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Gostkowski named AFC special teams player of week

FOXBORO -- It's been an uncharacteristically erratic season for Stephen Gostkowski, but on Sunday the Patriots Pro Bowl kicker was dialed in. And his four field-goal performance against Los Angeles earned him AFC Special Teams Player of the Week honors. It is the second time this season and the fifth time in his career that Gostkowski has been named AFC Special Teams Player of the Week, having also won the award after the first game of the season at Arizona. 

Gostkowski's missed four field goals so far this season. He hasn't missed four in a year since 2012 when he missed six field goals. He's also missed three extra points. While the Patriots were a little downcast about the inability of their offense to close out drives against the Rams, an ancillary benefit was undoubtedly Gostkowski having a day that should boost his confidence going forward. 

Belichick shares Pearl Harbor thoughts on 75th anniversary of the attack

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Belichick shares Pearl Harbor thoughts on 75th anniversary of the attack

FOXBORO -- Bill Belichick's connection to the Navy has been well-chronicled in this space and others, and so it comes as little surprise that he gladly took the opportunity to discuss Pearl Harbor and its aftermath when given the opportunity during a press conference Wednesday, the 75th anniversary of the attack. 

"Yeah, pretty big day in our history," Belichick said. "Certainly in Naval history. But for me, the lesson on Pearl Harbor, and for us as a team and individually, I'd say, is not what happened on Dec. 7 -- although there was a lesson there -- but the response.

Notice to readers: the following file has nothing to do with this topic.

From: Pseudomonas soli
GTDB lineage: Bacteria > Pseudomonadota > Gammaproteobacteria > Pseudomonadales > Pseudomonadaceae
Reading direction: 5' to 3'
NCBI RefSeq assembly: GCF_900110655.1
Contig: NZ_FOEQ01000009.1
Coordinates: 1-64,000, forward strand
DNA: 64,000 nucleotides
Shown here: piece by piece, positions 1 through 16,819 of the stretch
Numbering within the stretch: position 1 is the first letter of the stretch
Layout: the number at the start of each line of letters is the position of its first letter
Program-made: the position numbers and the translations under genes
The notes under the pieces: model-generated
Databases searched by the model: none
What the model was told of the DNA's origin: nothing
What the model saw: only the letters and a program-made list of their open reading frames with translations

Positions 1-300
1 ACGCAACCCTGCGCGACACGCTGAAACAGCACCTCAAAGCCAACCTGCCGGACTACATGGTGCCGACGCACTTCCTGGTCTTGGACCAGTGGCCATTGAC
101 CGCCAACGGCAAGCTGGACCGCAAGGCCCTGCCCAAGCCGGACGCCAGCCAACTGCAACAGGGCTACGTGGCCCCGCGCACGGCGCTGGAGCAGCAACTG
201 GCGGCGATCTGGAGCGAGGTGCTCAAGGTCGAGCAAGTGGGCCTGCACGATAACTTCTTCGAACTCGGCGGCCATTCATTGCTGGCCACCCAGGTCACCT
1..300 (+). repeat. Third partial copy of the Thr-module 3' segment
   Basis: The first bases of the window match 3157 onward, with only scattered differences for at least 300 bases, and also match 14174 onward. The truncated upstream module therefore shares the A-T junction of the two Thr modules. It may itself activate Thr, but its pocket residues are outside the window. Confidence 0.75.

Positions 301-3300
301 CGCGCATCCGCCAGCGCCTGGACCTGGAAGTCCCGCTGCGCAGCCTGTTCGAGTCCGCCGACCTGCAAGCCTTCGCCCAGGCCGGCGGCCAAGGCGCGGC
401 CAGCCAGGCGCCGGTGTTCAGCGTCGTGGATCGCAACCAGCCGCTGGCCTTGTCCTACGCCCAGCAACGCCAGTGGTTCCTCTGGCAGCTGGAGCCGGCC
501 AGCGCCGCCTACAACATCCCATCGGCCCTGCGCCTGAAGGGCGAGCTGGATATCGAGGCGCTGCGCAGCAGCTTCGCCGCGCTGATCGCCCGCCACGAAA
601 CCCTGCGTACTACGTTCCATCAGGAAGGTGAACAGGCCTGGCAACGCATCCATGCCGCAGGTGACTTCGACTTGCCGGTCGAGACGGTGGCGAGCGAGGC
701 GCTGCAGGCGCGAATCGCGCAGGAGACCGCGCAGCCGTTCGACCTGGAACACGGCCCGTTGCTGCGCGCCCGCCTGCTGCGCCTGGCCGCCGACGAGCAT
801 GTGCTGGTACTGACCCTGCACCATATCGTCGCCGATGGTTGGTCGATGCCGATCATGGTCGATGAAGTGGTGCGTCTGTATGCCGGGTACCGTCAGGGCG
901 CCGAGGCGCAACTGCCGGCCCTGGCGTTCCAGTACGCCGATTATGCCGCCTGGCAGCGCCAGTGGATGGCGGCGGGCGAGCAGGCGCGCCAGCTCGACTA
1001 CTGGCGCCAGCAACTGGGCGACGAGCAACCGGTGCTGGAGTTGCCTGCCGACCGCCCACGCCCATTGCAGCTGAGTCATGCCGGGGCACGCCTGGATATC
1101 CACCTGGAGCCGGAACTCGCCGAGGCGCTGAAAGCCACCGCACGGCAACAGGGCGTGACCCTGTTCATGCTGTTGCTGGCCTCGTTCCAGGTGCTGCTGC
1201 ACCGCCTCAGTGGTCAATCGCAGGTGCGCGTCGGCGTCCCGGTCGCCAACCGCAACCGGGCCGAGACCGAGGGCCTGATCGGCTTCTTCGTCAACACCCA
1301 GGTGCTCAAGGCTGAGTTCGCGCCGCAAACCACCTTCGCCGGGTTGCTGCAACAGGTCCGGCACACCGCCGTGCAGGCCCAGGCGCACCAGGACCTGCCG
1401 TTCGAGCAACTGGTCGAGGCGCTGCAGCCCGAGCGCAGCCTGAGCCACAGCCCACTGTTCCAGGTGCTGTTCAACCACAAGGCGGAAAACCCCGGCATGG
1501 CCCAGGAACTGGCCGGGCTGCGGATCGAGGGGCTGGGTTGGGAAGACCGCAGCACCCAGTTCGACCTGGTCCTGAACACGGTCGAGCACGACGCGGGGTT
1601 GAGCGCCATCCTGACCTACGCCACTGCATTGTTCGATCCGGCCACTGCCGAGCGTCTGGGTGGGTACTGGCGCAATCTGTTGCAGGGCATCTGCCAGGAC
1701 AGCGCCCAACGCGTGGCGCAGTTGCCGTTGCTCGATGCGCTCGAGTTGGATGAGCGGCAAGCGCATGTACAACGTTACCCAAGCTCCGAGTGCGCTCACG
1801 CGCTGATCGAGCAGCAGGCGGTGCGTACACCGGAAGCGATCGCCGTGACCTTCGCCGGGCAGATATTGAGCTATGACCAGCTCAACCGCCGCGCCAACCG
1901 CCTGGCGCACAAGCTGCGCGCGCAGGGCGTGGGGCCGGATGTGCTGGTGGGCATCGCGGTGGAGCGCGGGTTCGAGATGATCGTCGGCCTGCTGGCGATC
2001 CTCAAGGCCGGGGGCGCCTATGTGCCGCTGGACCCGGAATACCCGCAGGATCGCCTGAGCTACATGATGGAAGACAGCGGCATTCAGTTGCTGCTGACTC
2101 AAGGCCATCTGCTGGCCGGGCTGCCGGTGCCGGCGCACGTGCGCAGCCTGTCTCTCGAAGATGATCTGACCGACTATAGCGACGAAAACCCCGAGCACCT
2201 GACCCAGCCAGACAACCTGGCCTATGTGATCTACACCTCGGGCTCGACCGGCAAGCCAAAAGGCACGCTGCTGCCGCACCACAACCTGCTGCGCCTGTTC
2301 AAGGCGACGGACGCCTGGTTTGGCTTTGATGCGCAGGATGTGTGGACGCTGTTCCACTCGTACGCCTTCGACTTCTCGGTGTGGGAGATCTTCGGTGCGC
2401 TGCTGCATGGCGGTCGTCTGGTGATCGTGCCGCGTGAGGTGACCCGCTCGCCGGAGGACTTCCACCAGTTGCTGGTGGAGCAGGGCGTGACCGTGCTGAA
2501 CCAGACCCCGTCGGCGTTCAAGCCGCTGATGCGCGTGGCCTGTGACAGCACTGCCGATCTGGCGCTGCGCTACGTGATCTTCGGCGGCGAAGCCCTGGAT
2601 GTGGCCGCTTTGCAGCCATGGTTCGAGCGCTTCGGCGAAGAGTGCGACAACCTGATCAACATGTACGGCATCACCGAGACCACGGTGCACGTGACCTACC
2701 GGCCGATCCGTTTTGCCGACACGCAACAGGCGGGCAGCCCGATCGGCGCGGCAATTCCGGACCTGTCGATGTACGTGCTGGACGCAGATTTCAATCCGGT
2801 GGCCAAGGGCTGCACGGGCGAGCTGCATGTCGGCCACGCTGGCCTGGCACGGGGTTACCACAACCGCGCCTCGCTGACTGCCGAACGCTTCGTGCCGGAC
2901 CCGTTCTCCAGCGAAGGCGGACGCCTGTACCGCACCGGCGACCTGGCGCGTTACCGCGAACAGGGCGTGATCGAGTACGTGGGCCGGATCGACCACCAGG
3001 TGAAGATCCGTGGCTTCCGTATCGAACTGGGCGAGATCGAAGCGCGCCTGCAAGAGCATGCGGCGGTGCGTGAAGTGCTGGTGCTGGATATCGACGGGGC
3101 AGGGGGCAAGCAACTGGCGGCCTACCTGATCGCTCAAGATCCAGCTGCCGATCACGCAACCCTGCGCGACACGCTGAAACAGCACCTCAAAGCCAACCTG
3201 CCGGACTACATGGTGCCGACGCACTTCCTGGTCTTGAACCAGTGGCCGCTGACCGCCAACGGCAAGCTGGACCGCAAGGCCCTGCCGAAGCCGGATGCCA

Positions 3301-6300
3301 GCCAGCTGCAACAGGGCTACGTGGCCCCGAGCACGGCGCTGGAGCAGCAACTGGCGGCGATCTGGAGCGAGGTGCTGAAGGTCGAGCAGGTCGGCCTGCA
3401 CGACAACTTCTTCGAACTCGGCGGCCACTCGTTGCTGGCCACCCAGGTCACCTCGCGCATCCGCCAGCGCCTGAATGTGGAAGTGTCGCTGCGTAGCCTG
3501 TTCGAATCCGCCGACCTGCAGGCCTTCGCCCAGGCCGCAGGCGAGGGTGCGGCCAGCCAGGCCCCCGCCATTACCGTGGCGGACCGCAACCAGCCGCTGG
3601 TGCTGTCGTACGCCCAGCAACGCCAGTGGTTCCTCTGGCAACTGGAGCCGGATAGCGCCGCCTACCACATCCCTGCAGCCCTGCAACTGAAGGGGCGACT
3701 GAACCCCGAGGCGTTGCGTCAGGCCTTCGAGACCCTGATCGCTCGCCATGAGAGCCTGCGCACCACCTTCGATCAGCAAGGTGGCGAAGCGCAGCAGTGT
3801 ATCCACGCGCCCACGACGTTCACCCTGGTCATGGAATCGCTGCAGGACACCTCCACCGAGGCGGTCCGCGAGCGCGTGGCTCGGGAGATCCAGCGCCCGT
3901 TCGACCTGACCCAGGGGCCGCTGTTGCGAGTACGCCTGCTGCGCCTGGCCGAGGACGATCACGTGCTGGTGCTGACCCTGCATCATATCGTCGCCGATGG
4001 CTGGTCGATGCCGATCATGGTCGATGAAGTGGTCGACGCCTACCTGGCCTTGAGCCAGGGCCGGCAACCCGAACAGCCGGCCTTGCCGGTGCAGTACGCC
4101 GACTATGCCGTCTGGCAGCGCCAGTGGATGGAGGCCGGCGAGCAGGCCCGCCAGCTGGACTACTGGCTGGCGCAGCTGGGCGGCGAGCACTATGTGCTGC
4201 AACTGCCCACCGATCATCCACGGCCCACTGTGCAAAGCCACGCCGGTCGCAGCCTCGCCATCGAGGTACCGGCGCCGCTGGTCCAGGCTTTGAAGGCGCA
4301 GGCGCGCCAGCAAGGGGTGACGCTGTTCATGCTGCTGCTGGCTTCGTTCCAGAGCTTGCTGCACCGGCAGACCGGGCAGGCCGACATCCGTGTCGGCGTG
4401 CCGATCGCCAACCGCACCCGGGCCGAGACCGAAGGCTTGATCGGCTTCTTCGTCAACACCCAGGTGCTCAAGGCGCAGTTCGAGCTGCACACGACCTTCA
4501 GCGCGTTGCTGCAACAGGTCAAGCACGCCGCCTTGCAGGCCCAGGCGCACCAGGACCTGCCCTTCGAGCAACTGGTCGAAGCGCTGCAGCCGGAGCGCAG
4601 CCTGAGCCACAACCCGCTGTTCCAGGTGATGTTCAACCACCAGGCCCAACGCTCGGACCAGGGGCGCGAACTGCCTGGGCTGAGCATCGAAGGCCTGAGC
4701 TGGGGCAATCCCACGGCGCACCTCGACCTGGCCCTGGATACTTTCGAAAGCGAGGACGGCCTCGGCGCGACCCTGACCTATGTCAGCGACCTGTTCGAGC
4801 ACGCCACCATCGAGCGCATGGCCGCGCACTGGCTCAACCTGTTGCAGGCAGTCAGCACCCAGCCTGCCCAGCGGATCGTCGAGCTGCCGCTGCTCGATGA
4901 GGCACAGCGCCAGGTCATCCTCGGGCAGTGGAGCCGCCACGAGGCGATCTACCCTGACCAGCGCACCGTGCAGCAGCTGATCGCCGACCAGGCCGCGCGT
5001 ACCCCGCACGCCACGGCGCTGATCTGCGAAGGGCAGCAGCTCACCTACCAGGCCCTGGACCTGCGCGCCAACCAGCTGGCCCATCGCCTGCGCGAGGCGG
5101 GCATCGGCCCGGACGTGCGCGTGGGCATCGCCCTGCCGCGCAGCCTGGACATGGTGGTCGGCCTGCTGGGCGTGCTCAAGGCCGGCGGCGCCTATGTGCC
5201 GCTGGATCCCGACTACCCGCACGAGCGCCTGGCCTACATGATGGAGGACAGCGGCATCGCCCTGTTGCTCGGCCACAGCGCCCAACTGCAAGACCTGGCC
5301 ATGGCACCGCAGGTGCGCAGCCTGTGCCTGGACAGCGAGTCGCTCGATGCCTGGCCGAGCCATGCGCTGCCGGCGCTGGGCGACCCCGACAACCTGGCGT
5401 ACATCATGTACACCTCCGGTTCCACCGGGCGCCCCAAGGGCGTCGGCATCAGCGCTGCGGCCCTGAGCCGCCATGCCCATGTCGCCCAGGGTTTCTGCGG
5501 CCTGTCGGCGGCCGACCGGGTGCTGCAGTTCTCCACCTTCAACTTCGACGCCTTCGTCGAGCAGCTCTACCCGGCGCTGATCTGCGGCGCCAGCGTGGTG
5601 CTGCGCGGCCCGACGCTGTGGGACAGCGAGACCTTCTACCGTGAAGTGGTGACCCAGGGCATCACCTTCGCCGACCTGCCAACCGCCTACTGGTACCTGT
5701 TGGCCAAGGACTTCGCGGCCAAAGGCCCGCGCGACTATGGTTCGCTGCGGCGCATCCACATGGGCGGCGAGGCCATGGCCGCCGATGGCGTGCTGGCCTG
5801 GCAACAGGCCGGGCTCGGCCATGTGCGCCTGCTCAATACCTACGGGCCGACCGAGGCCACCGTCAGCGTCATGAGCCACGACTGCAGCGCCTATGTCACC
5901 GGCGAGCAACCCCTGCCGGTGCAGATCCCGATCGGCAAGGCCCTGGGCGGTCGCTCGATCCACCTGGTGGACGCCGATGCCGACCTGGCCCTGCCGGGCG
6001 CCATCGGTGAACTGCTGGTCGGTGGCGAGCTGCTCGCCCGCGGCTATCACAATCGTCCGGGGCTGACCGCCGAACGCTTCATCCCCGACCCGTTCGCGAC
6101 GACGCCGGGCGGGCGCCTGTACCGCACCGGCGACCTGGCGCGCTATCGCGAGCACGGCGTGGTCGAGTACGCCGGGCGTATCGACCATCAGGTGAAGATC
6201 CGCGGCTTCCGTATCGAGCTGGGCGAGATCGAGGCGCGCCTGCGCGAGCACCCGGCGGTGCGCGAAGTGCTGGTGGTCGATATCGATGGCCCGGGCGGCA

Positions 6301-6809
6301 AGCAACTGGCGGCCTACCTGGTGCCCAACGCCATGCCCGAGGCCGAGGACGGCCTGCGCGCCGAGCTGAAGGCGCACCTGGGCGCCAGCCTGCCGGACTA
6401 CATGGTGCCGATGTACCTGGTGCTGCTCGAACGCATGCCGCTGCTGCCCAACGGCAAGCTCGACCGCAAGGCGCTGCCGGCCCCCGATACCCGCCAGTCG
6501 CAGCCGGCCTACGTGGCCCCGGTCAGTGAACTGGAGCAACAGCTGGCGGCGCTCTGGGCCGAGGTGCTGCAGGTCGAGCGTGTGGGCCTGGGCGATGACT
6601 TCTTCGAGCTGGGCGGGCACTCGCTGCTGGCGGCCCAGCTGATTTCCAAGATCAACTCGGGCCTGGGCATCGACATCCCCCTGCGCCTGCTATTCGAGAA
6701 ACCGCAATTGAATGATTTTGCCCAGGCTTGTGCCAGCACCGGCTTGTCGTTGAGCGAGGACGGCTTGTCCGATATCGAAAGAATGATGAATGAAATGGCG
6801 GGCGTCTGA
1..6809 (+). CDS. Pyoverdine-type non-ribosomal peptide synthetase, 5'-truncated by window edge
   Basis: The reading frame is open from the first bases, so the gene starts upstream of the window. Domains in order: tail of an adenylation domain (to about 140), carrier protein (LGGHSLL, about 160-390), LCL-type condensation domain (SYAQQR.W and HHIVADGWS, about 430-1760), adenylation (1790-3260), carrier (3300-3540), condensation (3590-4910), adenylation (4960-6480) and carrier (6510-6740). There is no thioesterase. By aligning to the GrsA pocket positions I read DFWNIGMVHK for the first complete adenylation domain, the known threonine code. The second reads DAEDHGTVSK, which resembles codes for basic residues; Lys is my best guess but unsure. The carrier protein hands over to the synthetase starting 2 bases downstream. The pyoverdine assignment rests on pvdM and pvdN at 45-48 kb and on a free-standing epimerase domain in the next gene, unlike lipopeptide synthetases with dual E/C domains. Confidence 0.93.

"What the response was from our nation, from our military, from our civilians, from our population, to battle the world on two fronts and win both of them. Think of what this country did under [President Franklin Delano] Roosevelt's leadership, as well as multiple military leaders, and then go fight in Europe and go fight in Southeast Asia and Japan, the response to what happened on Dec. 7, 1941 is pretty impressive.

"I remember my dad talking a lot about that, when it happened, when he found out, then when he went to the Navy and went to Great Lakes, and then eventually went to Europe and eventually went to Okinawa. It was a tough time for this country, but it was a great example of the Patriotism of our citizens, men, women, fighting together, pulling together and being victorious in a lot of different ways.

"It's special. Special day . . . Tough day for the Navy, though, but they responded. They bounced back. Battle of Midway, that was really a huge turning point. Had it not gone on the way it did. I don't know, it probably would've been a longer fight." 

Before delving into his response, Belichick mentioned that documentary filmmaker and former WJAR sports reporter Tim Gray, who once covered the Patriots, has done a great deal of work on World War II. Gray's latest documentary, "Remember Pearl Harbor," will debut on 125 PBS stations throughout the country today.